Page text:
Since 1996, the eight Arctic nations (the U.S., Canada, Iceland, Denmark, Norway, Sweden, Finland and Russia) have worked with indigenous peoples through an intergovernmental forum called the Arctic Council to protect the Arctic environment and promote sustainable development. President Grimsson argued that the Council’s model for international environmental governance is both unique and worth replicating. He began by discussing the six elements of his “Arctic model” of governance:
1) The Council has been “non-bureaucratic” in that, until recently, it had no permanent secretariat and a rotating directorship that changed every two years. (In 2011 the nations agreed to establish a permanent secretariat to increase the Council’s capacity.) President Grimsson implied that this created a political dynamic that fostered mobility and innovation. In a keen response to the President’s speech, Alexander Pilyasov, Head of Center for Arctic & Northern Ecos in Moscow, noted that this structure itself derived from, or at least shared some characteristics of, the governance structures of Arctic indigenous peoples.
2) The Council is democratic in that it has been inclusive of both indigenous peoples and NGOs in planning and research activities. Indigenous peoples are, under certain circumstances, granted “permanent participant” status in the Council. NGOs may be granted observer status. Non-Arctic states may also be granted observer status, either as permanent or ad hoc observers (Dr. Pilyasov offered an important correction here, noting that the Council is institutionally diverse, though not necessarily democratic.)
3) The Council adapted to new and emerging diplomatic norms. Both within the Council and in broader discussions, President Grimsson maintained that there is a vertical as well as a horizontal exchange, meaning that there is discussion in which civil society representatives and state and local officials engage directly with national leaders and senior members of various government bodies, both within and between nations.
4) The Council has placed an emphasis on science-based policies (or, as Dr. Pilyasov called them, knowledge-based policies). This includes the production of scientific reports, such as the 2004 Arctic Climate Assessment Report, which serve as the basis for decision-making, and scientific cooperation, as evidenced by the establishment o the University of the Arctic and the Northern Research Forum.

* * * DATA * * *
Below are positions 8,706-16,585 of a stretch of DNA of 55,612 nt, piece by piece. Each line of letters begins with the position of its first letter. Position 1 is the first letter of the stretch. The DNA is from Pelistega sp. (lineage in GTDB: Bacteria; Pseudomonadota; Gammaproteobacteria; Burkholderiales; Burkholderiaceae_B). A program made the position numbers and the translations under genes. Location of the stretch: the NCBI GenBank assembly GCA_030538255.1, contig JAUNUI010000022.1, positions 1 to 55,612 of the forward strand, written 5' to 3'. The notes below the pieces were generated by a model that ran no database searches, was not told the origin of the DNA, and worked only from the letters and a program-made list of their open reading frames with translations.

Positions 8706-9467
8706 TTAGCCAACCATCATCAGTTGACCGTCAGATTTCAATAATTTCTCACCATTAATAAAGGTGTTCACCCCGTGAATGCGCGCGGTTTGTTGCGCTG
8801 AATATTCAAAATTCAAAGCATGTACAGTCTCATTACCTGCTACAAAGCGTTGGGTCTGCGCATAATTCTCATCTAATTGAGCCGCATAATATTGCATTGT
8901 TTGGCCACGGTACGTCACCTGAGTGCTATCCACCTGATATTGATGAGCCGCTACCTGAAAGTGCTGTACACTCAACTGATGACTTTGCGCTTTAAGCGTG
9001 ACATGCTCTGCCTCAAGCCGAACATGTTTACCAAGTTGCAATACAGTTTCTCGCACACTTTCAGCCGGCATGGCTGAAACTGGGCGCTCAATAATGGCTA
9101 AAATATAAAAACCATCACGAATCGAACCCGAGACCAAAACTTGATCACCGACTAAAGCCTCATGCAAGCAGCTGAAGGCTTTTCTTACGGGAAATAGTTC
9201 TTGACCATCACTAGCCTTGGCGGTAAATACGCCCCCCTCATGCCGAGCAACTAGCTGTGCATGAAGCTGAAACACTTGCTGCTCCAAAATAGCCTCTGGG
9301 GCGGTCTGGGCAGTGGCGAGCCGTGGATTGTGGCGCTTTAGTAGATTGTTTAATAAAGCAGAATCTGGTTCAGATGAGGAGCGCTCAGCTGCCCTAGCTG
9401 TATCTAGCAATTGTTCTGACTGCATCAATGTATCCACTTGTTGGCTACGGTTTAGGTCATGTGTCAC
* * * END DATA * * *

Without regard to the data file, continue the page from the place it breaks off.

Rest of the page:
5) The Council has operated on the premise that all partners are of an equal status. Certain states supposedly “leave outside the room” their super-power status.
6) The Council was, from the outset, future-oriented, and built upon the recognition that cooperation was not to settle old differences but to plan for the future for both the environment and the people of the Arctic.
This model, according to President Grimsson, has produced a number of positive results, including the development of diplomatic dialog and progressive cooperation in a formerly militarized international region; the effective integration of civil society into the governance process; the production of actual agreements, including the Agreement on Cooperation on Aeronautical and Maritime Search and Rescue in the Arctic and the ongoing preparation of an instrument on Arctic Marine Oil Pollution Preparedness and Response; and the establishment of an area where Russia and the U.S. actually cooperate. There are obvious gaps in the Council’s work—there is, for instance, no coverage of security issues—and there are plenty of critics to challenge President Grimsson’s optimistic take on its structure and success, but there does seem to be evidence that this toothless, under-funded, soft law approach has produced some significant cooperation in managing a large and still largely unknown commons.
Toward the end of his talk, President Grimsson suggested that the Arctic model might be useful in forging a new governance regime in the Himalayas and the Tibetan Plateau, the planet’s “Third Pole.” Like the Arctic, this region is defined by ice; its glaciers, extending across parts of India, Pakistan, Nepal, Bhutan and China, provide water for the big rivers of India and China and for downstream populations. Though the climate change impacts on the Himalayan glaciers are less certain than in the Arctic, there is no question of the risks posed by glacial melt. It may well be that, as President Grimsson suggested, the Arctic model affords a potential means to generate cooperation between India and China, as well as the smaller nations.
Going a step further, I wonder if the Arctic model offers a way to think about another large-scale commons problem, namely, the emission of greenhouse gases into the atmosphere. Is this model helpful in thinking about potential ways to overcome the impasse to a comprehensive international agreement on climate change? Would the collaborative, soft law approach work? Or is this just another utopian vision of the Arctic imagination? I am, at first blush, skeptical, and for two reasons. First, Arctic nations share a geography that is visible and tangible, one that is easily comprehensible (and as President Grimsson joked during his talk, they also share the experience of Arctic winter). Everybody shares the earth, of course, but the awareness of this fact has yet to get us over the hump with climate change. Second, it feels like a step backwards, away from binding commitments, and I worry that it is too late to even consider the option. But I think it’s open for discussion, and as we move toward Rio+20, it’s a discussion worth having. What do you think?